April 1, 2011
More on David Sokol and Insider Trading: Now a Harder Case
Yesterday, I indicated that, based solely on the facts in the Berkshire Hathaway press release, it was unlikely that David Sokol violated Rule 10b-5. (See that post for the full chronology.) My argument was that, based solely on those facts, Sokol did not have any material nonpublic information at the time of the trade.
The Wall Street Journal today reported additional facts that make that conclusion a little more uncertain. As I reported yesterday, most of Sokol’s trading occurred on January 5-7, before he discussed a possible deal with the Lubrizol CEO and before he even broached the possibility of an acquisition of Lubrizol with Warren Buffett. But, according to the Journal, on December 13, before Sokol bought any Lubrizol stock, he met with investment bankers from Citigroup and asked them to set up a meeting with Lubrizol’s CEO. The investment bankers contacted Lubrizol on December 17 and told Lubrizol that Berkshire Hathaway was interested in Lubrizol.
Those additional facts, which were not disclosed in the Berkshire Hathaway release, make the question of materiality a little murkier.
As I indicated yesterday, the Supreme Court's opinion in Basic says that materiality depends on a balance of the probability that an acquisition will occur and the magnitude of the transaction if it does occur. These additional facts affect the probability portion of the analysis. When Sokol purchased on Jan. 5-7, the possibility of the Lubrizol deal was more than just an unexpressed idea in his head that Berkshire should acquire Lubrizol. Investment bankers were involved and Lubrizol had already been approached. The involvement of investment bankers is one of the facts specifically flagged by Basic as relevant in determining whether a possible acquisition is material. The information Sokol had when he traded still might not be material, but these additional facts make his argument on that issue more difficult.
It’s also interesting that the Berkshire Hathaway press release didn’t include the additional details reported by the Journal.
April 1, 2011 | Permalink
What if an additional fact was that 90% of the time that Sokol mentioned a company to Buffet Berkshire purchased it? What if the percentage was 50%? What if the percentage was 10%? I would argue that the first two make it material but the third does not.
Posted by: Tom LoSavio | Apr 1, 2011 8:37:54 PM
That could be relevant to the materiality determination. But I'm not sure you should so easily discount the 10%. Given the magnitude of the transaction to Lubrizol and the other facts we know that affect probability (investment banker involvement; a meeting set up with Lubrizol), even 10% could add to a determination of materiality.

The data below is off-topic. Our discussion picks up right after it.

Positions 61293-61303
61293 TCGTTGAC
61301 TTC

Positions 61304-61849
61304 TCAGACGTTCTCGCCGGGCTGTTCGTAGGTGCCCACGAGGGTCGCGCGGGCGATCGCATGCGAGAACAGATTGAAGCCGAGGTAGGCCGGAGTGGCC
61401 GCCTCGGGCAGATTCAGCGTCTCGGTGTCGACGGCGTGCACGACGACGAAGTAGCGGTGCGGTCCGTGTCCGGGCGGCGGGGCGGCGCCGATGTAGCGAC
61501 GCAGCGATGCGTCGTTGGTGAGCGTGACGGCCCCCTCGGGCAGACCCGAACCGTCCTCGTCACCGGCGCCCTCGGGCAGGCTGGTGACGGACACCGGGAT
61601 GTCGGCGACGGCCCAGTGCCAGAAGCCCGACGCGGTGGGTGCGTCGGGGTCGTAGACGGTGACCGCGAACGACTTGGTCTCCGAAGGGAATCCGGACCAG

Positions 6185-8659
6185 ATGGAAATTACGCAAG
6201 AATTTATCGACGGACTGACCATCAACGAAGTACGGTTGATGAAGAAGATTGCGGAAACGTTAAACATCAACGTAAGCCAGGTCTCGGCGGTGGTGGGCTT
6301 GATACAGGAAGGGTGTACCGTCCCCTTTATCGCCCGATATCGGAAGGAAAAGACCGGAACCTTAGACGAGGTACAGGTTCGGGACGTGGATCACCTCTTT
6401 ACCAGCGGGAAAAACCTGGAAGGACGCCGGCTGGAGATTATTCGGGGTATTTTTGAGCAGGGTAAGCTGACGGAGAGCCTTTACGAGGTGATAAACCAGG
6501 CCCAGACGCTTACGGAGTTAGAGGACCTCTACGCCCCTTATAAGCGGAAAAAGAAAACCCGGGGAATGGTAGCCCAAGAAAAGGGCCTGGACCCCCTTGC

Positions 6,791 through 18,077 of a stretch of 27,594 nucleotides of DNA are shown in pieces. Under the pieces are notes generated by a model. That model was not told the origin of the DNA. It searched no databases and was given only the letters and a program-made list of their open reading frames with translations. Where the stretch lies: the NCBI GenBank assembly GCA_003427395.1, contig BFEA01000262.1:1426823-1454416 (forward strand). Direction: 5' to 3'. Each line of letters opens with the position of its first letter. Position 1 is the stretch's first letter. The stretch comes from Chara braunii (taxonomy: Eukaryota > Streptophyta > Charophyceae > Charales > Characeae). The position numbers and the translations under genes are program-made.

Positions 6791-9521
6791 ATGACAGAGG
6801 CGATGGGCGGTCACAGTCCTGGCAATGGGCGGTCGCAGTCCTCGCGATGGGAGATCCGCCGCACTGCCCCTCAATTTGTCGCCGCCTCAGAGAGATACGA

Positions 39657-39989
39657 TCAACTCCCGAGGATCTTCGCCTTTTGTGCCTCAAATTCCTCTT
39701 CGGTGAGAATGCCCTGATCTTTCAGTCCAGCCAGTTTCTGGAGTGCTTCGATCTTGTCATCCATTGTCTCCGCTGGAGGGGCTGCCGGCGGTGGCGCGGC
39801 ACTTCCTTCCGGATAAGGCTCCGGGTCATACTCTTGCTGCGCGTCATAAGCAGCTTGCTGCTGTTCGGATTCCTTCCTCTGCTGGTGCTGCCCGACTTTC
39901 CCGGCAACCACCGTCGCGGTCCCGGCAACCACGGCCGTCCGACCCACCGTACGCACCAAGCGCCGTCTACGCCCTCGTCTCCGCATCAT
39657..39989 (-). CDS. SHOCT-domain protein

Posted by: Steve Bradford | Apr 2, 2011 6:01:57 AM
The full chain of events is that the Citi investment bankers sent Buffett a packet of public information on specialty chemical companies and perhaps other stocks. It is very likely that Citi bankers were doing this on Spec ... since Buffett doesn't pay investment bankers to scout deals.
Sokol then met with Citi and expressed interest in LZ. However, it appears to me that at that time, the investment bankers were simply working on their own and weren't being paid by Berkshire nor did they working for LZ to market the company.
As far as materiality, $3 million x 1% = $30,000.
It seems like materiality should be, perhaps 10% of something, but should that something be Sokol's net worth or Sokol's salary or what?
To normal people $30k is a lot, but for Sokol it is a weeks pay.
The probability of the deal occurring is directly related to the quality of the deal. Therefore, if Sokol thought it was really a great deal, then why would he care if Berkshire bought it or not. Fundamental investors believe that price eventually converges to value and Buffett wouldn't over pay for the business and that the stock would then reach the same level regardless of a merger.
In which case, the potential gain from an acquisition would only be the time value of the profits -- which might occur 6 months or a year earlier. Or, so 20% x 5% x $3 million or back to $30,000.
Posted by: Nick Carroway | Apr 2, 2011 11:34:20 PM
As far as why the Berkshire press release didn't cover the December meetings in detail -- this was primarily Buffett's document providing information involving Berkshire. It is understandable that Berkshire wanted to limit the disclosure to verifiable information that didn't have to be qualified by, "according to David".
The press release already included one of those quotes, referring to David stating that his resignation had nothing to do with LZ.
Posted by: Nick Carroway | Apr 2, 2011 11:45:28 PM
Nick, just one comment on your first post. The probability/magnitude materiality determination doesn't relate to the amount of Sokol's profits (1% x $3 million), but to the magnitude and probability of the possible Berkshire/Sokol deal to Lubrizol, the company whose stock he bought. If your 1% figure is correct, then we're talking 1% of $9 billion. For a lot of reasons, including those in my posts and the other things you mention, it might not be material, but the calculation in your first post has nothing to do with the issue.
Posted by: Steve Bradford | Apr 3, 2011 5:31:38 AM